Patient Empowerment

The empowerment of patients is a well-established practice in the treatment of diabetes. Measuring your own blood sugar and adjusting your medication to the self-monitored data is common practice. For patients with high blood pressure this patient empowerment is less prevalent. A medical study carried out in Valencia (Spain) by Martínez-Ibáñez et al. (2024) has tested the effects of such a self-monitoring and self-medication experiment.
The results publishes in (JAMA) gave rise to considerable attention in the profession as the empowerment of patients is one way out of the likely increasing shortage of medical professionals in aging societies. Whereas other studies found that total costs to the medical system might increase, the study in Spain provides evidence of the cost-reduction effect of such an empowerment. 24 months after the beginning of the trial. After the establishment of a “medication based on an individualized prearranged plan used in primary care” the self-administering participants achieved a significant decrease in their blood pressure that lasted until the end of the study after 2 years. The drop-outs of the study seem to follow a random pattern.
The conclusion gives support to the potential of patient empowerment in the widespread treatment of higher blood pressure beyond the regular visits of medical doctors. The monitoring of changes in lifestyle add to this to keep the costs of health care under control in aging societies.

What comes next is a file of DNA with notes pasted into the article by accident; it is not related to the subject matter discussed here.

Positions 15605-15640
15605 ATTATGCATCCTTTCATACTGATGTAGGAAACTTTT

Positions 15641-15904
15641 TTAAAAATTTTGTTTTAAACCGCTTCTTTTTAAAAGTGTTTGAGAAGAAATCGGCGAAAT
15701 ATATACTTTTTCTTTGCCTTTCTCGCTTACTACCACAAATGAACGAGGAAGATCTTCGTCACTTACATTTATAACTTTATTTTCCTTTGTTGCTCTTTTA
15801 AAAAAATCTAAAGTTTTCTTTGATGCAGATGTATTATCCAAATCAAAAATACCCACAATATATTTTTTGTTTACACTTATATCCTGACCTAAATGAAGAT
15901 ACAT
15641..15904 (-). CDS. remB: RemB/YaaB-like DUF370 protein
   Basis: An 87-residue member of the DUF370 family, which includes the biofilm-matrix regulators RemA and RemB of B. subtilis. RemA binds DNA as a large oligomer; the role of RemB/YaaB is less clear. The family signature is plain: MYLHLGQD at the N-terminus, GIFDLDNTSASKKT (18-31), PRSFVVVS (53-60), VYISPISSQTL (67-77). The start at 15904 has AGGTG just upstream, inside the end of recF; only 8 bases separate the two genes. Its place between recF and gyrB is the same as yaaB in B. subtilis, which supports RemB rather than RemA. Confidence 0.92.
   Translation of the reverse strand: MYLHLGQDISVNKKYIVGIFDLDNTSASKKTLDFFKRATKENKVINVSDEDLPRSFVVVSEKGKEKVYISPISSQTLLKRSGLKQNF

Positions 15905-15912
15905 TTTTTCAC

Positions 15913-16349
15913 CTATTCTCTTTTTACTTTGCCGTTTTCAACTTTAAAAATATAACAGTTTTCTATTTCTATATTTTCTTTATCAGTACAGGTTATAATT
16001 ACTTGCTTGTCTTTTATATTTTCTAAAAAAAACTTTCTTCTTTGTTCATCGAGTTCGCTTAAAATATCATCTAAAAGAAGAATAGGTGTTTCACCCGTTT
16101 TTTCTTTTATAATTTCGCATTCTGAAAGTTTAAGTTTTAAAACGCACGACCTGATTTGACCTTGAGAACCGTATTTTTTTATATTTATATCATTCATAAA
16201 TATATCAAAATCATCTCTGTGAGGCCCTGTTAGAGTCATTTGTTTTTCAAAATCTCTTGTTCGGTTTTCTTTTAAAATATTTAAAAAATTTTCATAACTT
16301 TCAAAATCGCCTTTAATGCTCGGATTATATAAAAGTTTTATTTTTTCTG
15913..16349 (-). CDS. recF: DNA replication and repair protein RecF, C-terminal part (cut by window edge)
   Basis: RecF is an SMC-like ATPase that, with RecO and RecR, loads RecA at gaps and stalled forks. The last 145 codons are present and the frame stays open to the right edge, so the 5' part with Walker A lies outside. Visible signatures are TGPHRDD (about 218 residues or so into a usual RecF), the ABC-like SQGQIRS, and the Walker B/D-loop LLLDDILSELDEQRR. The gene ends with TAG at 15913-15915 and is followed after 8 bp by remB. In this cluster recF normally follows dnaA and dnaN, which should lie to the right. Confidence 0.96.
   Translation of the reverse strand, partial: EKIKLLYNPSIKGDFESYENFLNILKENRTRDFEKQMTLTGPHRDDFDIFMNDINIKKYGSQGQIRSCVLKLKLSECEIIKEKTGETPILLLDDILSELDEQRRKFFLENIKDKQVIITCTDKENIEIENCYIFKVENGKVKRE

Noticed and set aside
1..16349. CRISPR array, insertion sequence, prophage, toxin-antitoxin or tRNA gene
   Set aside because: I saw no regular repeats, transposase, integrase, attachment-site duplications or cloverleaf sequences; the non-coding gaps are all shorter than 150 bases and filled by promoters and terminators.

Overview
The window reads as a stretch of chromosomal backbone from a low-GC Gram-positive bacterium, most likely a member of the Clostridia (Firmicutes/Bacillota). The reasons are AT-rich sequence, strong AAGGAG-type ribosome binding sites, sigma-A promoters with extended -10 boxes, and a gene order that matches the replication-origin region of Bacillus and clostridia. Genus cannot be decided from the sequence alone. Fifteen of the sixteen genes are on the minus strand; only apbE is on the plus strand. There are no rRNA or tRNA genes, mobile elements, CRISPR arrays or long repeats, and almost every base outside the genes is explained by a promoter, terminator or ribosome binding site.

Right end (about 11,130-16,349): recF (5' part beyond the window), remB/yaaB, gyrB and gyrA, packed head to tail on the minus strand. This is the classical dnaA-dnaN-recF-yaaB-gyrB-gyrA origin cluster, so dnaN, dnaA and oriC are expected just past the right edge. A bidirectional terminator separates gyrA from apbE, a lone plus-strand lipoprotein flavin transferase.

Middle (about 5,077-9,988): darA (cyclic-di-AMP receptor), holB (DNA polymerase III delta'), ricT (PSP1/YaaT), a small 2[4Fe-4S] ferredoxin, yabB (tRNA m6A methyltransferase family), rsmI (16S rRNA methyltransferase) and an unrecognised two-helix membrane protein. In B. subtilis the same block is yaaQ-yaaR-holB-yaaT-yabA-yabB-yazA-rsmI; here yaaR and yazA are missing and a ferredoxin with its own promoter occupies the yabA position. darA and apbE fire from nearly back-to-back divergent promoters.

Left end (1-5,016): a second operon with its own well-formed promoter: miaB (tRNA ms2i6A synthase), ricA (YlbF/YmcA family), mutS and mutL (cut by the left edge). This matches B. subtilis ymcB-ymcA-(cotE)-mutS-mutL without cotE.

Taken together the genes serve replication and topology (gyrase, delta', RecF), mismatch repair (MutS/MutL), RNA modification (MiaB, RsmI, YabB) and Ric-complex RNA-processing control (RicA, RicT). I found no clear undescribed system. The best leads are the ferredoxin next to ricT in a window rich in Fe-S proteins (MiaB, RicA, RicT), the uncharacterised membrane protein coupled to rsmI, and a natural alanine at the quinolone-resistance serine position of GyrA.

AI and PS

AI like in ChatGPT is guided by so-called prompts. After the entry of “what is AI” the machine returns a definition of itself. If you continue the chat with ChatGPT and enter: “Is it useful for public services” (PS), you receive an opinion of AI on its own usefulness (of course positive) and some examples in which AI in the public services have a good potential to improve the state of affairs. The AI ChatGPT is advocating AI for the PS for mainly 4 reasons: (1) efficiency purposes; (2) personalisation of services; (3) citizen engagement; (4) citizen satisfaction. (See image below). The perspective of employees of the public services is not really part of the answer by ChatGPT. This is a more ambiguous part of the answer and would probably need more space and additional explicit prompts to solicit an explicit answer on the issue. With all the know issues of concern of AI like gender bias or biased data as input, the introduction of AI in public services has to be accompanied by a thorough monitoring process. The legal limits to applications of AI are more severe in public services as the production of official documents is subject to additional security concerns.
This does certainly not preclude the use of AI in PS, but it requires more ample and rigorous testing of AI-applications in the PS. Such testing frameworks are still in development even in informatics as the sources of bias a manifold and sometimes tricky to detect even for experts in the field. Prior training with specific data sets (for example of thousands of possible prompts) has to be performed or sets of images for testing adapted to avoid bias. The task is big, but step by step building and testing promise useful results. It remains a challenge to find the right balance between the risks and the potentials of AI in PS.